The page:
A follow-up piece on Nick Carbone, the man who was mugged on his way to breakfast a few weeks ago, is the headline story of the Courant today. The most interesting parts, of course, got buried toward the end of the story, so I’m going to highlight them here:
On the morning of his attack, Carbone said, he was thinking through how state lawmakers could assist people losing their homes because of predatory lending practices and subprime lending. The subject was one of the many issues Carbone has taken on in recent years. He has also been a significant player in the federal court dispute between city officials and citizens who have complained about police brutality.
His attack has not left him bemoaning his fate, but instead thinking about the root causes [bold in quoted material is mine, for emphasis] of urban pathology.
For about two hours Monday, Carbone focused his conversation with a reporter on factors that he thinks have fueled urban violence: predatory lenders; teenage pregnancy; incarceration; the release of inmates into the city by the state Department of Correction; failing schools and judicial systems. Continue reading '“There’s too many cracks in the structure”'»
As usual, I’ve put the more interesting (to me) items in bold.
MEETING OF THE COURT OF COMMON COUNCIL
JUNE 23, 2008
1. MAYOR PEREZ, with accompanying resolution de Authorization to adopt in collaboration
with the Capitol Region Council of Governments (CRCOG) the 2008 Capitol Region Pre-
Disaster Natural Hazard Mitigation Plan approved by the Federal Emergency Management
Agency/Department of Homeland Security.
2. MAYOR PEREZ, with accompanying resolution de Authorization to amend current
contractual agreement for Access to Food Program 2008-2009 with New Testament Church
of God, Community Renewal Team, Inc., the Village for Families and Children, Inc. and
Bethel Mission AME Church.
Continue reading 'Hartford City Council Minutes: June 23rd'»
Amy, who clearly has to answer this question often, explains how a person might figure out if an area is safe or not. The top three things she advises future homebuyers to do:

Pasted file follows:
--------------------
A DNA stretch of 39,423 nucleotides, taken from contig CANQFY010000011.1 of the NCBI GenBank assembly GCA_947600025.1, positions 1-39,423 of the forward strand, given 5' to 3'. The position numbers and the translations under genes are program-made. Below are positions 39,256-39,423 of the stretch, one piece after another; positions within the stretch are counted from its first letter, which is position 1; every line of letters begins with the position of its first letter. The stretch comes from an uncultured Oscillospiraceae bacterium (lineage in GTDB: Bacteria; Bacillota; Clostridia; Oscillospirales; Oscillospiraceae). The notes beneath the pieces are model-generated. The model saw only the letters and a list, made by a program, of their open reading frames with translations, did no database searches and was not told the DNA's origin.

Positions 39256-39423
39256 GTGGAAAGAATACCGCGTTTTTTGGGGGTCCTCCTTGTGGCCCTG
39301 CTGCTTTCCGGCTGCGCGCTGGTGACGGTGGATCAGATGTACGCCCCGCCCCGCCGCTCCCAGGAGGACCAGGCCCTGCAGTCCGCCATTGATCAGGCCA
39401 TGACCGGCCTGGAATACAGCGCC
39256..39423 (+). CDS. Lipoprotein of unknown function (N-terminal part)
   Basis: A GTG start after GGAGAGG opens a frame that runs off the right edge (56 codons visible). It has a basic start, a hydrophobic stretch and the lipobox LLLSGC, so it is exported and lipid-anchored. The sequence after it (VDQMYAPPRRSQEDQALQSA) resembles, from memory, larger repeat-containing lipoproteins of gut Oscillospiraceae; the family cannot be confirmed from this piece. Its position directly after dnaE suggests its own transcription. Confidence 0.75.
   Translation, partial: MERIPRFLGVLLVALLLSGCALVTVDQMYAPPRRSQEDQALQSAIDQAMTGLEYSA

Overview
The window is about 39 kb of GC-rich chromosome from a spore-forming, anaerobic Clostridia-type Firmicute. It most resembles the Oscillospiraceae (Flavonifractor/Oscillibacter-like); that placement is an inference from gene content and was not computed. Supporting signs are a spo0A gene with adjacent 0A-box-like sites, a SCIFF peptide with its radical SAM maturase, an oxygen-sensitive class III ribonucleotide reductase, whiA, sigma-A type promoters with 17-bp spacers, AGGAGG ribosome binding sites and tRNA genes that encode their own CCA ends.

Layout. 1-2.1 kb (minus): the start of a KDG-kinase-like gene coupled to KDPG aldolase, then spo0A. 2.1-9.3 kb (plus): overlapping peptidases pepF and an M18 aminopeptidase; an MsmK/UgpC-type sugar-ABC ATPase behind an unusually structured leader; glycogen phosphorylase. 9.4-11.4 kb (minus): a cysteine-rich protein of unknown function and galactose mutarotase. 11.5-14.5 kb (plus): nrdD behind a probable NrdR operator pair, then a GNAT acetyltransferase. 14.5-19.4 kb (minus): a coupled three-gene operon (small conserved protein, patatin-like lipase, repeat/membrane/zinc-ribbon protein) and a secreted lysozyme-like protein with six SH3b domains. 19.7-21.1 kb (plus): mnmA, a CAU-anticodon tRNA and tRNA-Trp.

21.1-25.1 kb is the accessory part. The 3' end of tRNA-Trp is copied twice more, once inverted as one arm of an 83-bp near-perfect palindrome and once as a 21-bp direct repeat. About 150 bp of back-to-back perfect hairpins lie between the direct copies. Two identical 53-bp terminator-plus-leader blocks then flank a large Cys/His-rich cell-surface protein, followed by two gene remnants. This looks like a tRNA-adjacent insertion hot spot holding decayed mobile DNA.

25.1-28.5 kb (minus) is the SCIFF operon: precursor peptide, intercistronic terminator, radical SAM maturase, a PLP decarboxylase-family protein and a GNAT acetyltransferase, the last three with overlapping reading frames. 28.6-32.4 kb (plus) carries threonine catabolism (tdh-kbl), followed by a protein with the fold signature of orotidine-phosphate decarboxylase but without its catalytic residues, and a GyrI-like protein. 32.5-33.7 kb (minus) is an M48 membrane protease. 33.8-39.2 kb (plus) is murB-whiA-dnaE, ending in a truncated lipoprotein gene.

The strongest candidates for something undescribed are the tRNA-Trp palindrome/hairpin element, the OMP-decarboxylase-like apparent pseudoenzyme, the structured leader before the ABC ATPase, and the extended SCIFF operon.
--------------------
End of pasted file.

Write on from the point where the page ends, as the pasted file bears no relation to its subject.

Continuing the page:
1. Call the local police department to ask about crime statistics in the area.
2. Walk around at various times of day and talk to the neighbors. Feel free to knock on doors. People will be happy to tell you about their neighborhood, both good and bad.
3. Visit the area at night. What’s it like? The noise level, traffic level, pedestrian level, street lighting.
I’d like to add a few things to this. For those who have internet access, crime statistics are sometimes posted on police department websites. The Hartford Police Department posts their arrest log almost daily (they slack off on the weekends, but are usually consistent during the week) and updates the crime statistics-by-neighborhood weekly. There’s no reason to get caught up in the politically- and ego-driven infighting between mayor, chief-of-police, corporate media, etc. when we can access statistics for ourselves. Continue reading 'Danger is in the Eye of the Beholder'»
Last Saturday (June 14th) there was some massive flooding happening in my area, no thanks to poor drainage. It took me twenty minutes to travel what should have taken me five because every street I attempted to drive down was impassable. People were up to their knees pushing stalled cars out of the ponds that covered many areas, like the intersection of Boulevard and Prospect. Can we work on cleaning out the storm sewers better?
Julie, over at Live in Hartford, writes that there will be a public hearing this Tuesday evening from 6-7:30 at City Hall about the issue of keeping youth in Hartford. Apparently, while we’re good at retaining water, Hartford (like all of New England), is not faring so well with keeping its youth. I find this hard to believe, maybe because I work with many young people who live in Hartford. At any rate, this hearing is geared towards young professionals.